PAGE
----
Income Support explained
The good news is that you've netted yourself a part-time job, but what if incomings still aren't matching outgoings? Dont panic, you may eligible for Income Support.
Income Support is changing
Between now and 2017, Income Support will gradually become part of Universal Credit. If you start a new claim for Income Support after October 2013, you're likely to find yourself being put on Universal Credit instead. If you are on Income Support at the moment you'll be moved in 2014.
In many ways things will stay the same, but there will be an emphasis on seeking work in return for getting benefit. A few things WILL be different - like you'll only get your benefit once a month. To find out more see our Universal Credit article.
What is Income Support?
Income Support is a benefit for people on a low income to help cover the cost of day-to-day living. It isn't so much for people who are seeking full-time work - although if you're looking for full-time work you may be eligible to claim for Jobseeker's Allowance (JSA). Instead, Income Support is intended for people in part-time work who might have commitments preventing them from working full-time, for instance, lone parents, people caring for others, or young people in training.
How do I know if I am eligible?
There are many factors that will determine whether you're able to claim Income Support, which can be a bit confusing. Experienced advisors at the Citizens Advice Bureau (CAB) or Jobcentre Plus will be able to take you through the process, but let's try to break it down.
To claim Income Support, you'll need to be 18 or over - although you may also be able to claim Income Support if you're 16 or 17 and have a child, are pregnant, or on certain kinds of training course.
You will also need to prove the following:
- You work less than 16 hours a week
- You have a low income
- You're not in full-time study (although there are some exceptions to this rule)
- You don't get JSA or Employment and Support Allowance (ESA)
- You don't have savings above £16,000
And finally, you'll have to be able to demonstrate that you fit into one of the groups who 'do not have to be available for work'.
Unfortunately, in this case, being not available for work doesn't mean you've got a hangover, a rehearsal with your band, or some important clothes shopping to do. To be eligible for Income Support, you have to prove your circumstances prevent you from full-time work. This could mean:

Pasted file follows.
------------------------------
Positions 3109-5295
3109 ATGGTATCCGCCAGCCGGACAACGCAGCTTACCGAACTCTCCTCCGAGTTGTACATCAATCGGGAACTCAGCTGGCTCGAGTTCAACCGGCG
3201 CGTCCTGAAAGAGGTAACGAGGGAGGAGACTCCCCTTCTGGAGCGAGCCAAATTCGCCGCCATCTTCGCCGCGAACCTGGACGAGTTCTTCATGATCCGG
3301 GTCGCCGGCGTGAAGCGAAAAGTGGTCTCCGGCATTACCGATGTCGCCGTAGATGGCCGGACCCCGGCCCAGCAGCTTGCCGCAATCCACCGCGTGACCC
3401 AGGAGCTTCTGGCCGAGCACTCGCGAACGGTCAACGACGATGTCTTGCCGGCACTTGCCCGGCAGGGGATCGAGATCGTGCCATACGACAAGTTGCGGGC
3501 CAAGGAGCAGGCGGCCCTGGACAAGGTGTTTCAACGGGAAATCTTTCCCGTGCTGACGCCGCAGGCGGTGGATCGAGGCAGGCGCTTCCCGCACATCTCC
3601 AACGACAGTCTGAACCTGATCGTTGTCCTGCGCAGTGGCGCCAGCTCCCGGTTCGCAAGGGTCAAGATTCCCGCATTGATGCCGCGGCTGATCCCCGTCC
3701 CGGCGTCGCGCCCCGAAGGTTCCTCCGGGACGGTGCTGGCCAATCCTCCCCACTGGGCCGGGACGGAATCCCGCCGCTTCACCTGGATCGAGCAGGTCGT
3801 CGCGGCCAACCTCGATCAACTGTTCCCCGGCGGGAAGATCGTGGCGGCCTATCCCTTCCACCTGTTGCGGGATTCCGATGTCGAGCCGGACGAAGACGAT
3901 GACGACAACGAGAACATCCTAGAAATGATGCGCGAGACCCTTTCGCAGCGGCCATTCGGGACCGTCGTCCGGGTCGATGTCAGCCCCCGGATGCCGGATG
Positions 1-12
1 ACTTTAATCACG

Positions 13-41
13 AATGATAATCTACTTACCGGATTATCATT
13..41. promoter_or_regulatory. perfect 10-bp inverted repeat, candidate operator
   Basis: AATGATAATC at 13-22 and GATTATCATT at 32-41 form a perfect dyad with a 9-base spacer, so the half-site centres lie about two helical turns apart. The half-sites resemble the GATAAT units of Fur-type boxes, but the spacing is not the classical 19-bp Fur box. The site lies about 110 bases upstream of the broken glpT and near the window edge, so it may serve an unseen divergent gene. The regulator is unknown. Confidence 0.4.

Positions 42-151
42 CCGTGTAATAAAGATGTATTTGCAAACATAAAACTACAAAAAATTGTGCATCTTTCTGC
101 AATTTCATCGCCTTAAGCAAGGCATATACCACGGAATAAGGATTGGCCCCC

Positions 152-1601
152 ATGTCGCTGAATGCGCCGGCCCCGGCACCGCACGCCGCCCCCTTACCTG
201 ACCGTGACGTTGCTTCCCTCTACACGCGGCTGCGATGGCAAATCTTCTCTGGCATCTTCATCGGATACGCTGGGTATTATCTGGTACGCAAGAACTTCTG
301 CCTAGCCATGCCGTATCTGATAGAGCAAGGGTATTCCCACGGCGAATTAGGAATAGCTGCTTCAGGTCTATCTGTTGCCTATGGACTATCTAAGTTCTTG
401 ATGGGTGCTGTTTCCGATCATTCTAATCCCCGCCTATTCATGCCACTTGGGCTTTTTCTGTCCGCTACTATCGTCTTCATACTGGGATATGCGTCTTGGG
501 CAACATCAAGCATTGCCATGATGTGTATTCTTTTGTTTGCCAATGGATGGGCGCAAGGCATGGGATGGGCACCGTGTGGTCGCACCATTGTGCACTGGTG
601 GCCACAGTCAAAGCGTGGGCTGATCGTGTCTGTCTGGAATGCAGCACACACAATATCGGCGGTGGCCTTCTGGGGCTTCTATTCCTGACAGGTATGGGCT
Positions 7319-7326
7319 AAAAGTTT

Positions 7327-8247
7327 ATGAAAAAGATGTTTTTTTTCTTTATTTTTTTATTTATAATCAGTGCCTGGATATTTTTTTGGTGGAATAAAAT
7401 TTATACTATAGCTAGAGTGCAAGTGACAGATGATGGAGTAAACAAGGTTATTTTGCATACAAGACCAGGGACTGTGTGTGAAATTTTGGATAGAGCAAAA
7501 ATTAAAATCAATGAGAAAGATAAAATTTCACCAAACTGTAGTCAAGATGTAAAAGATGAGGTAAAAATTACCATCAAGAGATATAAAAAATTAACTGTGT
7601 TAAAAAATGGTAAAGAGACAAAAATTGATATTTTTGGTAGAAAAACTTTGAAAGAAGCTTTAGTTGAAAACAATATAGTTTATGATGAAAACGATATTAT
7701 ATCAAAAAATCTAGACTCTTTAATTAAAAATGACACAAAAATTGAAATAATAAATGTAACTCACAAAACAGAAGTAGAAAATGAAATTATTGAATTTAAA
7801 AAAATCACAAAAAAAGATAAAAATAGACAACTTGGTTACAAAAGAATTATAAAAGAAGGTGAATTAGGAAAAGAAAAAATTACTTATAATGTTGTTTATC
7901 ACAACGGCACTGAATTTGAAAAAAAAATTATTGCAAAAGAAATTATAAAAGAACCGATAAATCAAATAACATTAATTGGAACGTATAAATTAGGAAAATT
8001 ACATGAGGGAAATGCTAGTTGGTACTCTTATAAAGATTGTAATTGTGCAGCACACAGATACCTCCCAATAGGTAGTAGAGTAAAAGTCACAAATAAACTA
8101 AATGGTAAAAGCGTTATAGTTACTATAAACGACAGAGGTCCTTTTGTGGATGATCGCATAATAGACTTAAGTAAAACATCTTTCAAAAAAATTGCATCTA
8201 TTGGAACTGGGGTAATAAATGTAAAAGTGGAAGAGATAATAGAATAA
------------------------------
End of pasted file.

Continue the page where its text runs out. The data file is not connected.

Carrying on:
- You're a lone parent bringing up a child under 10 on your own
- You receive a Carer's Allowance
- You're looking after your partner who is temporarily ill
- You're looking after a child under 20 for whom you are responsible and who is temporarily ill
- You're incapable of work because you're pregnant (some pregnant women might be able to claim ESA instead)
You may have trouble claiming Income Support if you're any of the following:
- 16 or 17 years old
- On strike
- From overseas
- Suspected of living with a partner (this applies to lesbian and gay partners, as well as heterosexual partners.)
- Homeless, or living in a care home or hostel
If you're 16 or 17 and want advice about claiming benefits, or you're 16 or 17 and have been in care, you should consult your CAB and speak to an experienced advisor.
Families and Income Support
If you live with your partner only one of you can claim Income Support (this applies to both heterosexual and same-sex couples regardless of whether you're married or in a civil partnership).
Whoever claims, claims for you both as a couple. This means that your partner's income and capital will be taken into account as well as yours, and if your partner works for 24 hours or more per week, you won't be able to make a claim. Also, if they're claiming income-based JSA or income-related ESA, this will also prevent you getting Income Support.
How much money can I expect from Income Support?
Ah. Now that's a tricky one to answer. The amount that you're entitled to is determined by a number of factors, from your available capital (income, savings, property) to your housing costs to your personal allowance (determined by age, living status, and number of children). The CAB has a very useful list that breaks it down, but to really determine how much Income Support you're due you'll need to speak to a benefits advisor, or make a claim via directgov.uk. It's even possible to claim backdated Income Support - ask an advisor for more details.
Remember to tell your benefits advisor if your circumstances change - for example if you get a pay rise, new job or get married. If you don't you could face a £50 fine as well as having to pay back any extra benefit. See GOV.UK for more information.
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